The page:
So what to do about Barnes? Unlike Gascoigne, he can be guaranteed to stay on the rails and continue to seek proper match fitness. In future there could be occasions more suited to his style, but there have been many in the past and only rarely has he taken advantage. Those of us who have continued to say that England have too few players of outstanding ability to dispense with such a talent must now face the fact that sometimes cruel headlines hit the spot. Wednesday was a crucial day for Barnes. If you are worth your place, there is no excuse for playing a peripheral part in destroying the equivalent of a minor non-league side.

Taylor said it was the first day of a great player's international rehabilitation after injury, but that will not do. Since he returned to the Liverpool side last December, Barnes has played some outstanding club games in difficult circumstances. He has also played as if indifferent. Throughout his career his weakest performances have tended to come when his teams have been in most need.

It is not unreasonable for people who save hard to buy highly priced Wembley tickets to expect a player who earns so much to produce a high success rate. Whatever the extenuating circumstances, last Wednesday was another occasion when he failed. Nevertheless, the yobs should not be allowed to condemn him to the memory. For the time being he should, and no doubt will, remain a member of the squad. This will leave all of us with less expectancy and place him under less pressure. After all, 68 appearances and perhaps only half a dozen in which he played with the breathtaking skill seen at club level, is simply not a record that demands automatic selection. But if Gascoigne is missing, who else has such potential for ingenuity? Potential, the word that damned a master ball-player.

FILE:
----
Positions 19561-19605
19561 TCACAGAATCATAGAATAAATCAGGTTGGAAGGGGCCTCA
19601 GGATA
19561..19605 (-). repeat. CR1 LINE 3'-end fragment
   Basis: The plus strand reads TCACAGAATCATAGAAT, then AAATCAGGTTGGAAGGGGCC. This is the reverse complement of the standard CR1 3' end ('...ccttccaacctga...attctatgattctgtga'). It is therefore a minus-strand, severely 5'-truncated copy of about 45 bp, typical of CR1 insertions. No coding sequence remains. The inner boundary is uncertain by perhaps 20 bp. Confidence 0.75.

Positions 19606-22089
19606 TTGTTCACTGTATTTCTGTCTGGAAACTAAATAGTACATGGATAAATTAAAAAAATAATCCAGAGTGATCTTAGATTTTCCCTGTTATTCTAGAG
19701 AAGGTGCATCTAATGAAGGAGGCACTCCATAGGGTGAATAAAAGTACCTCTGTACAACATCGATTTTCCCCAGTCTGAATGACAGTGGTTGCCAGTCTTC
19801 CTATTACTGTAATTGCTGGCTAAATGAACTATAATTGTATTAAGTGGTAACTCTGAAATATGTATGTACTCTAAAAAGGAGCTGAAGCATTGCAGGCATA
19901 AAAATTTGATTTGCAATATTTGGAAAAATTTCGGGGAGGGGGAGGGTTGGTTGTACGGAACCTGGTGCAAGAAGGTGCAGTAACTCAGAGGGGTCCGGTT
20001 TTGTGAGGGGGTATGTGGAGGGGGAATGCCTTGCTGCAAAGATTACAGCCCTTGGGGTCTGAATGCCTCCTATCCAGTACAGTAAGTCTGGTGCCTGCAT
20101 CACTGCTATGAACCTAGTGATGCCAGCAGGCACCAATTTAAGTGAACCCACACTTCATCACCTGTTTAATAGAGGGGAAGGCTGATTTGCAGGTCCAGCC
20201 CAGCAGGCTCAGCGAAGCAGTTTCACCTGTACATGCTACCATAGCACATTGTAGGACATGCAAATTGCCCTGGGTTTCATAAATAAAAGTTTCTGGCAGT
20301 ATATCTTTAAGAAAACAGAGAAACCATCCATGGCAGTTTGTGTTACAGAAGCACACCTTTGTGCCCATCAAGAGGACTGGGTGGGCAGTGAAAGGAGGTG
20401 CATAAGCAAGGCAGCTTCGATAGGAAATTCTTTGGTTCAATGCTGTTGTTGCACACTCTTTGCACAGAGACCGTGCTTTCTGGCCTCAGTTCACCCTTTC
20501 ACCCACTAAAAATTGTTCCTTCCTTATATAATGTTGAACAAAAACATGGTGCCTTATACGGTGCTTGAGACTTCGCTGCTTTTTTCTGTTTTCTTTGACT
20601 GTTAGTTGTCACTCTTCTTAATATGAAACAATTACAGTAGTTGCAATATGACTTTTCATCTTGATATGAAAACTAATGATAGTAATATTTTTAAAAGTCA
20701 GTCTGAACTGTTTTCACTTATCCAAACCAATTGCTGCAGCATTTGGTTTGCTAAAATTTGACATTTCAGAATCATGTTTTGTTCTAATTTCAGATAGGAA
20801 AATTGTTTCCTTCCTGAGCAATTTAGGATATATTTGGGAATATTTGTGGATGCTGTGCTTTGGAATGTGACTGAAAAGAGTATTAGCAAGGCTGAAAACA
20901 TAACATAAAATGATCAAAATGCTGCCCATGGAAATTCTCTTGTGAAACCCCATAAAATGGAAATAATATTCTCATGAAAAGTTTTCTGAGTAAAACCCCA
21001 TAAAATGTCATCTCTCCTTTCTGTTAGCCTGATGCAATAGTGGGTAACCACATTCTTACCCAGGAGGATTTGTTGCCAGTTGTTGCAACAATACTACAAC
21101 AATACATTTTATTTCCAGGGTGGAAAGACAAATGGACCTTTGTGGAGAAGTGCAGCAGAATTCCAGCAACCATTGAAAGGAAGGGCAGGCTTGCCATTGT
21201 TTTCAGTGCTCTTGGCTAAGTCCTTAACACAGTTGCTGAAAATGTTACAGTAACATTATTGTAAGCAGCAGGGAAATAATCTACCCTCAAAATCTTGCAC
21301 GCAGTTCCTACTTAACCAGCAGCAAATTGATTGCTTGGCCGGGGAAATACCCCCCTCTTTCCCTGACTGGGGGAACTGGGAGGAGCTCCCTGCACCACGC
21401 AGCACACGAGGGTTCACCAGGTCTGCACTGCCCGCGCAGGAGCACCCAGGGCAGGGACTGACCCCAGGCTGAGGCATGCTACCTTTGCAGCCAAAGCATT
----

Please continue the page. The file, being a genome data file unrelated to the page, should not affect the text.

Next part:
Since Barnes is now 29, he has to expect that younger men, not least Lee Sharpe, are waiting to replace him. Not so Gascoigne, who is 26 and only three months ago so dominated the match against Turkey that Taylor admitted to praying that no further injuries would befall him before the World Cup in 1994. In the event self-inflicted wounds have become the problem.